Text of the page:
Belfast Telegraph

A magic night for the FA Cup

By Billy Weir

Straight from the off can I just say that I had absolutely no intention of writing a single word about Robbie Savage this week.

And with Dan Walker and Martin Keown also on board for BBC's much-vaunted resurrection of the FA Cup, even though I'm pretty sure that there have been several competitions held since they last broadcast it, I was hardly going to be short of targets.

But, and whisper it softly, I'm a bit of an old romantic at heart, the thought of an underdog having their day at the expense of a giant giving me a warm glow, and who knows, Man Utd might just get that run this season.

"It's football's great cup competition and the long journey from the first round to the final is about to begin," said Walker as I settled down, cliché tin at the ready, to see little Warrington Town play, err, little Exeter City, as their long journey to the final began.

My mood of optimism was further tested with the customary trip down memory lane for some famous goals and then it arrived - Alan Sunderland and his massive perm scoring the winner in the 1979 final. I bawled my eyes out. And in 1979 too.

There was a reminder too of happier times and the 1985 final, where Peter Reid shamefully got Kevin Moran sent off with a blatant dive (the mind plays tricks as the years tick by) before Norman Whiteside meted out some justice.

And Reid suddenly made an appearance from Mumbai in what appeared to be a hut, alongside Ian Rush, to send a good luck message to Warrington's manager, his younger brother, Shaun,

Reid the elder is managing in the Indian Premier League while the younger is in the Evo Stick Northern Premier League Division One North, so nice to see one of the family doing well.

"For Warrington, this really is their cup final tonight," said Keown as another quid was deposited in the cliché tin, before the obligatory poking of fun at the occupations of the amateurs, including, Walker said, 'a pizza man, hoping to deliver.' Another pound please.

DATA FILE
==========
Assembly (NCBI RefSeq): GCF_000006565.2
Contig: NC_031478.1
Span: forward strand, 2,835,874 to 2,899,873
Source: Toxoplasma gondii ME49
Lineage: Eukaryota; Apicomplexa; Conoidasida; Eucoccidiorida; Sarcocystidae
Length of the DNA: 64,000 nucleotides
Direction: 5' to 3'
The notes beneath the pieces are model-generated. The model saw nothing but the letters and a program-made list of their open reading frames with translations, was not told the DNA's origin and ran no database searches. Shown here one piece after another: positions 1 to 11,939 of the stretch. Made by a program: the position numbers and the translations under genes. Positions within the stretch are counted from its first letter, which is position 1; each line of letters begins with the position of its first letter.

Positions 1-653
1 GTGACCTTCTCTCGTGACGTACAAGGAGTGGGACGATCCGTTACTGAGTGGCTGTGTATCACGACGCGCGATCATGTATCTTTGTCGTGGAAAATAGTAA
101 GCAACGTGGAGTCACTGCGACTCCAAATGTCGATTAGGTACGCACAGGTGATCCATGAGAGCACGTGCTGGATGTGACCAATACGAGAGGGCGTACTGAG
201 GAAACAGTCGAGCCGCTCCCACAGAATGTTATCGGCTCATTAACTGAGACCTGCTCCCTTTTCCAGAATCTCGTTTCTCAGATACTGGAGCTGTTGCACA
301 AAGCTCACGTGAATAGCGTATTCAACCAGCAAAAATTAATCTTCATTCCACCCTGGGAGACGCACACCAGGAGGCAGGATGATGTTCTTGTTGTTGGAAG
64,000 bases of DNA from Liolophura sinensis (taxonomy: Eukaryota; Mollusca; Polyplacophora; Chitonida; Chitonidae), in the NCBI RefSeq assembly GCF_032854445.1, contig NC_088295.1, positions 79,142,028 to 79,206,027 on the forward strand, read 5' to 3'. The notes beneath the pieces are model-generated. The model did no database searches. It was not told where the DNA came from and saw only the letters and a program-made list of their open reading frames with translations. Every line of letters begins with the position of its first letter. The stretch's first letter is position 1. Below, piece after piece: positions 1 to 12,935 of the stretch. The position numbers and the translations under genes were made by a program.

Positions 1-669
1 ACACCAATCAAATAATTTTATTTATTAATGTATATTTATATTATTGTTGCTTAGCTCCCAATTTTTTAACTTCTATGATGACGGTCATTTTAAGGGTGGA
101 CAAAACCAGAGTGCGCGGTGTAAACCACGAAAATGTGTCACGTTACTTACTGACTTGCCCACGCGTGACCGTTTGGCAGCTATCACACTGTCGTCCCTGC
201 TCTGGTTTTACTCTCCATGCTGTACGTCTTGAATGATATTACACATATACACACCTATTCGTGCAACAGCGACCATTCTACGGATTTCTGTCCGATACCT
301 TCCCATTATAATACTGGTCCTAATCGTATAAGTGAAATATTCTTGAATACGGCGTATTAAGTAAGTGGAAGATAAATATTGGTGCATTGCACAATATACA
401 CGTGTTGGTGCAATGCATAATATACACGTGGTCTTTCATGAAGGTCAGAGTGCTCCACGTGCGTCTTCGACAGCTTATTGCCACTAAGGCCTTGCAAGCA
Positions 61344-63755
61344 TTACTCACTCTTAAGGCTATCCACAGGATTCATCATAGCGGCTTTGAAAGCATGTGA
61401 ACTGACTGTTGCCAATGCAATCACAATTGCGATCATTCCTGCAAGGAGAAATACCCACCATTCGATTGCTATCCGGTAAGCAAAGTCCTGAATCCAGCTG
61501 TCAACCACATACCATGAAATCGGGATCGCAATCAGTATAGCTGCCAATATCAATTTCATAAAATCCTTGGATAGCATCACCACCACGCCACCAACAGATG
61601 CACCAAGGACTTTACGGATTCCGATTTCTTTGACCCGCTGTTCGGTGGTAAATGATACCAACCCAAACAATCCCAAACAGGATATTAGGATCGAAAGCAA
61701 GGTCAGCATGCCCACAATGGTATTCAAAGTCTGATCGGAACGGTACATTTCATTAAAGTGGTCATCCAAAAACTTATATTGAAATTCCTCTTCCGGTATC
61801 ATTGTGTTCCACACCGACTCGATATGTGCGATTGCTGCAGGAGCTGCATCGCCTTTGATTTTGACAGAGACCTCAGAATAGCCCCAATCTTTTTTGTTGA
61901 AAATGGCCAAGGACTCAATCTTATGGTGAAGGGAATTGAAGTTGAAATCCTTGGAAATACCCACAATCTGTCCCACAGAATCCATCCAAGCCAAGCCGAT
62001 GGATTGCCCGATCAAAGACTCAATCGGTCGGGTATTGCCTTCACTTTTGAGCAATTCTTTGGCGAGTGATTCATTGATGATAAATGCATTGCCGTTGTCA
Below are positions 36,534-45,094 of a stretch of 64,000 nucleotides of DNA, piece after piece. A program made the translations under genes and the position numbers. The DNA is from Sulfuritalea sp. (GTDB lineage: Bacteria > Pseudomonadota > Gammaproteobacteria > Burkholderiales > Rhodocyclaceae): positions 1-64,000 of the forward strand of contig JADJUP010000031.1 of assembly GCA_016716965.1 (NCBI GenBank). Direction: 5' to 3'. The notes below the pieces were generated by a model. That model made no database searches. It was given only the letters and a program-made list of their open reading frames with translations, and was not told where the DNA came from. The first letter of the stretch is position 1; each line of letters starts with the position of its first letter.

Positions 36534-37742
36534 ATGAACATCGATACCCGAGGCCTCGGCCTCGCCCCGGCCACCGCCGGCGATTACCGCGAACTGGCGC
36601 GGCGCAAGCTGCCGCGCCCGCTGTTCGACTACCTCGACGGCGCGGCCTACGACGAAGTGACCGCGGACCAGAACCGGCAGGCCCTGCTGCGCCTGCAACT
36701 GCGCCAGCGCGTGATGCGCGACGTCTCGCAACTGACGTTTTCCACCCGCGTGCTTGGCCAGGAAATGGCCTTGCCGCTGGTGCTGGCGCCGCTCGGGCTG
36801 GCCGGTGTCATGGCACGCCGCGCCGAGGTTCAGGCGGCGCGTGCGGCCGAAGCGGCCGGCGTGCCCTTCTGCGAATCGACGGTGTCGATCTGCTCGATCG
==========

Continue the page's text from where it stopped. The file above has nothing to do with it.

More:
As we were in Warrington it was time to search out a famous person from the town for a pointless interjection and no finer man for the job than BBC Radio 2 DJ Chris Evans.

"I can't quite believe it, Warrington Town, quite literally kicking off BBC's coverage of the FA Cup," he said, only they didn't as pesky Exeter kicked off.

Before that though it was time for the man we'd all been waiting for as Walker commented on Exeter's boss, Paul Tisdale.

"He's stylish, his team plays good football, he's suave, he normally wears a cravat, he's one of the best dressed men in football and really there is only one man capable of talking to him," he said, as we cut to Robbie standing with Tisdale modelling a bodywarmer - when in Warrington...

It was probably the best material Savage got to deal with all night as he took the BBC memo saying 'get really excited for no apparent reason' to levels only usually seen on X Factor.

After six minutes there was no need for hype as Craig Robinson - plasterer by day, FA Cup scorer by night, as commentator Steve Bower said - gave Town the lead and a blood and thunder cup tie (I'll put a pound in the box) ensued.

A tackle worthy of a savage had Robbie in overdrive soon after Lewis Field's attempt to bury an opponent in a field in Warrington.

"Oooph, you know that's a bad tackle, studs up, excessive force, some referees might give a red card for that," said an irked Savage.

"It's a bad challenge, studs up, excessive force." We know, you just said that.

"No yellow card for that challenge? That is bizarre, how on earth he's got away with that I'll never know. I wish I was playing today's football." We all do, it means you wouldn't be commentating.

Bower then starting getting bored and taking the hand out of his colleague when Town substitute Phil Davies came on.

"He's a fencer by trade - that's not the Olympic sport, Robbie, it's more the landscape gardening version," he said, as Savage looked up what a 'landscape gardener' was.

It was getting even nastier, the Town goalie suffering what must have been a horrendous injury when saving.

"I think it has hit him on the inside of his leg, it has gone through his leg," said Savage but then he remembered there was a plasterer on and all would be well.

"He's flown out two-feeted. Two feeted? Two footed (guffaws to himself) - with his two feet," as another tackle came flying in and Savage's stuck two feet in his mouth before there were hundreds of feet all over the pitch as the referee brought a halt to proceedings.

Cup dreams still come true, as Keown concluded it was 'Roy of the Rovers' stuff (pound please) as a giant moon, presumably about to be orbited by Reid and co, beamed over the Winners Recruitment Stadium, while Exeter left with an aviary full of ill tropical birds.

But one thing is nagging at the back of my mind. If the FA Cup is so magic, why hasn't Robbie Savage disappeared?

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